House Speaker Nancy Pelosi says she was never told during a congressional briefing in 2002 that waterboarding or other "enhanced" interrogation techniques were being used on terrorism suspects.
However, there has been some suspicion that she might have been less than truthful in that statement:
But in a story published in the Washington Post in December 2007, two officials were quoted saying that the California Democrat and three other lawmakers had received an hour-long secret briefing on the interrogation tactics, including waterboarding, and that they raised no objections at the time.
The clash of accounts has stirred Republican claims that Democrats have selective and politically motivated amnesia when it comes to who knew what, and when, about the Bush-era interrogation programs.
Yesterday, Porter J. Goss, one of the four lawmakers in the previously mentioned secret briefing and former CIA director, definitely blew her story out of the water, even though he never mentioned Pelosi by name:
A disturbing epidemic of amnesia seems to be plaguing my former colleagues on Capitol Hill. After the Sept. 11, 2001, attacks, members of the committees charged with overseeing our nation's intelligence services had no higher priority than stopping al-Qaeda. In the fall of 2002, while I was chairman of the House intelligence committee, senior members of Congress were briefed on the CIA's "High Value Terrorist Program," including the development of "enhanced interrogation techniques" and what those techniques were. This was not a one-time briefing but an ongoing subject with lots of back and forth between those members and the briefers.
Today, I am slack-jawed to read that members claim to have not understood that the techniques on which they were briefed were to actually be employed; or that specific techniques such as "waterboarding" were never mentioned. It must be hard for most Americans of common sense to imagine how a member of Congress can forget being told about the interrogations of Sept. 11 mastermind Khalid Sheik Mohammed. In that case, though, perhaps it is not amnesia but political expedience.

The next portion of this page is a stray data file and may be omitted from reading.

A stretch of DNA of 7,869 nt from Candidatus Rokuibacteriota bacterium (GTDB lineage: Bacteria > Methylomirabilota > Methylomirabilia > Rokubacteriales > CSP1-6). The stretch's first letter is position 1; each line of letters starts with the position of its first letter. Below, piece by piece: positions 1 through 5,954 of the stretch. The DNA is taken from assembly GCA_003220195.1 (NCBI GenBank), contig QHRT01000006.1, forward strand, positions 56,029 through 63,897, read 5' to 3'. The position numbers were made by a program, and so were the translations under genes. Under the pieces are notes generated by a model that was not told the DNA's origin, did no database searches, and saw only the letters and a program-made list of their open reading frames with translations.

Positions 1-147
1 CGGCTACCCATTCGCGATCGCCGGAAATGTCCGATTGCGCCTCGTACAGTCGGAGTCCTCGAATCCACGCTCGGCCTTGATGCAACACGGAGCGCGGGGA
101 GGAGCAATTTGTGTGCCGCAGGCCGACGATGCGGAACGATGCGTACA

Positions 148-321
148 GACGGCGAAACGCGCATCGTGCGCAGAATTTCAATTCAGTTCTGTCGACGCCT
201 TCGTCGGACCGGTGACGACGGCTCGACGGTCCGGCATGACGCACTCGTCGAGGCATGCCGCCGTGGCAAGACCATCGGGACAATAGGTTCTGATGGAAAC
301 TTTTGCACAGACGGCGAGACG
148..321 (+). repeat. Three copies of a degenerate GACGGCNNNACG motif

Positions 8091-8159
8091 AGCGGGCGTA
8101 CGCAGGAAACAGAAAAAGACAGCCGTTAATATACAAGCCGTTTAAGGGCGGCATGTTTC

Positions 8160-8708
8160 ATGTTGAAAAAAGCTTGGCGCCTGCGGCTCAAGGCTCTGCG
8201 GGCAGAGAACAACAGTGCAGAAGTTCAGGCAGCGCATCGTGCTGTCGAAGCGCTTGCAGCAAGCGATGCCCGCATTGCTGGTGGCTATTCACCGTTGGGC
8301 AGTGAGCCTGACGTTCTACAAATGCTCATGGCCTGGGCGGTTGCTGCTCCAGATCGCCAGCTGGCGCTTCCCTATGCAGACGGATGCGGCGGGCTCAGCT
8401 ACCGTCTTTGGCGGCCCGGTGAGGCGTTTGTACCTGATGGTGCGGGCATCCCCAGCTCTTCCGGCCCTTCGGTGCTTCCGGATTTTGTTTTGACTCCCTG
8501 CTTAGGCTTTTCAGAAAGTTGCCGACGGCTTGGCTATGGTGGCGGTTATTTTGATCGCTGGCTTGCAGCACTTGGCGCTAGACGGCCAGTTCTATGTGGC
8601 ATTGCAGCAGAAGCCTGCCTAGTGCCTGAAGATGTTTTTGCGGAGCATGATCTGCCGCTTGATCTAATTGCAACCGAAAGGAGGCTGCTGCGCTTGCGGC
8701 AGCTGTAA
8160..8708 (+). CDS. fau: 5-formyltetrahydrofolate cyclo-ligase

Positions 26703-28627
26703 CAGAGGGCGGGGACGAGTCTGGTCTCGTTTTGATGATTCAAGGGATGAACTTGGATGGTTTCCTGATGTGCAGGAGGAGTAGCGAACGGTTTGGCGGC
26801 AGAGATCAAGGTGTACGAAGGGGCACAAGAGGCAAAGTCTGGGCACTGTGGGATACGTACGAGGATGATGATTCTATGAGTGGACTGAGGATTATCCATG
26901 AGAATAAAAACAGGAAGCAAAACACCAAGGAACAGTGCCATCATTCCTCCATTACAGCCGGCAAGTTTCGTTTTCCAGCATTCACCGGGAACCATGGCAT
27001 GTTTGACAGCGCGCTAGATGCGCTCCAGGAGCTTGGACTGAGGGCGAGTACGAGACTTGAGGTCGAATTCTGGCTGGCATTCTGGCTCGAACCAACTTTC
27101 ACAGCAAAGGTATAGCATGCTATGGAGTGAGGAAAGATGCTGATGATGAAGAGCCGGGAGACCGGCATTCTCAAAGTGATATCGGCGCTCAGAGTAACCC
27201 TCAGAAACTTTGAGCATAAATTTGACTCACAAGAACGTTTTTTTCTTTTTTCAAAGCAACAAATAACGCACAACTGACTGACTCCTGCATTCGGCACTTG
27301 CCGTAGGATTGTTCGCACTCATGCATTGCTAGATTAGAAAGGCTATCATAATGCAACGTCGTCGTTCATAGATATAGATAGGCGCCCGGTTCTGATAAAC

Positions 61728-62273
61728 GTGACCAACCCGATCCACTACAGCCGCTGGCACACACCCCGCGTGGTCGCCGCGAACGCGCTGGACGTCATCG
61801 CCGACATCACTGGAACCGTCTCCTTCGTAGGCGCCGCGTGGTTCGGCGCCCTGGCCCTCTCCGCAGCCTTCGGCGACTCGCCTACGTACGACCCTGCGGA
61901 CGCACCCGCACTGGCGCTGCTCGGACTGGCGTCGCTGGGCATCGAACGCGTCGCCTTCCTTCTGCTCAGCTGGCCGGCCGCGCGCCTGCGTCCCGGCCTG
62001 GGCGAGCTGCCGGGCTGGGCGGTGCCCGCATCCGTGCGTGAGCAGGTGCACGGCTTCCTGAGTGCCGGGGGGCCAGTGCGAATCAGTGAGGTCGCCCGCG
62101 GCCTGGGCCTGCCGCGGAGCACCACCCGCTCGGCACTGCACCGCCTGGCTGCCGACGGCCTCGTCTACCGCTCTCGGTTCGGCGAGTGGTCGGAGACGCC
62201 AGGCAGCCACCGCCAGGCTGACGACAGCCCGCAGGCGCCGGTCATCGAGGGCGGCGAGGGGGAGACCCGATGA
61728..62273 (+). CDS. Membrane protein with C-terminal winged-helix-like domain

Let me be clear. It is my recollection that:
-- The chairs and the ranking minority members of the House and Senate intelligence committees, known as the Gang of Four, were briefed that the CIA was holding and interrogating high-value terrorists.
What Goss leaves out is that the Dear Speaker was the ranking Democratic member on the House intel committee in 2002. As the ranking Democratic leader, she would have been told of such techniques in this briefing.
Goss goes on:
-- We understood what the CIA was doing.
-- We gave the CIA our bipartisan support.
-- We gave the CIA funding to carry out its activities.
-- On a bipartisan basis, we asked if the CIA needed more support from Congress to carry out its mission against al-Qaeda.
I do not recall a single objection from my colleagues. They did not vote to stop authorizing CIA funding. And for those who now reveal filed "memorandums for the record" suggesting concern, real concern should have been expressed immediately -- to the committee chairs, the briefers, the House speaker or minority leader, the CIA director or the president's national security adviser -- and not quietly filed away in case the day came when the political winds shifted. And shifted they have.
So, not only did Pelosi lie and say that she didn't know when she did, but she apparently didn't have any problem with it.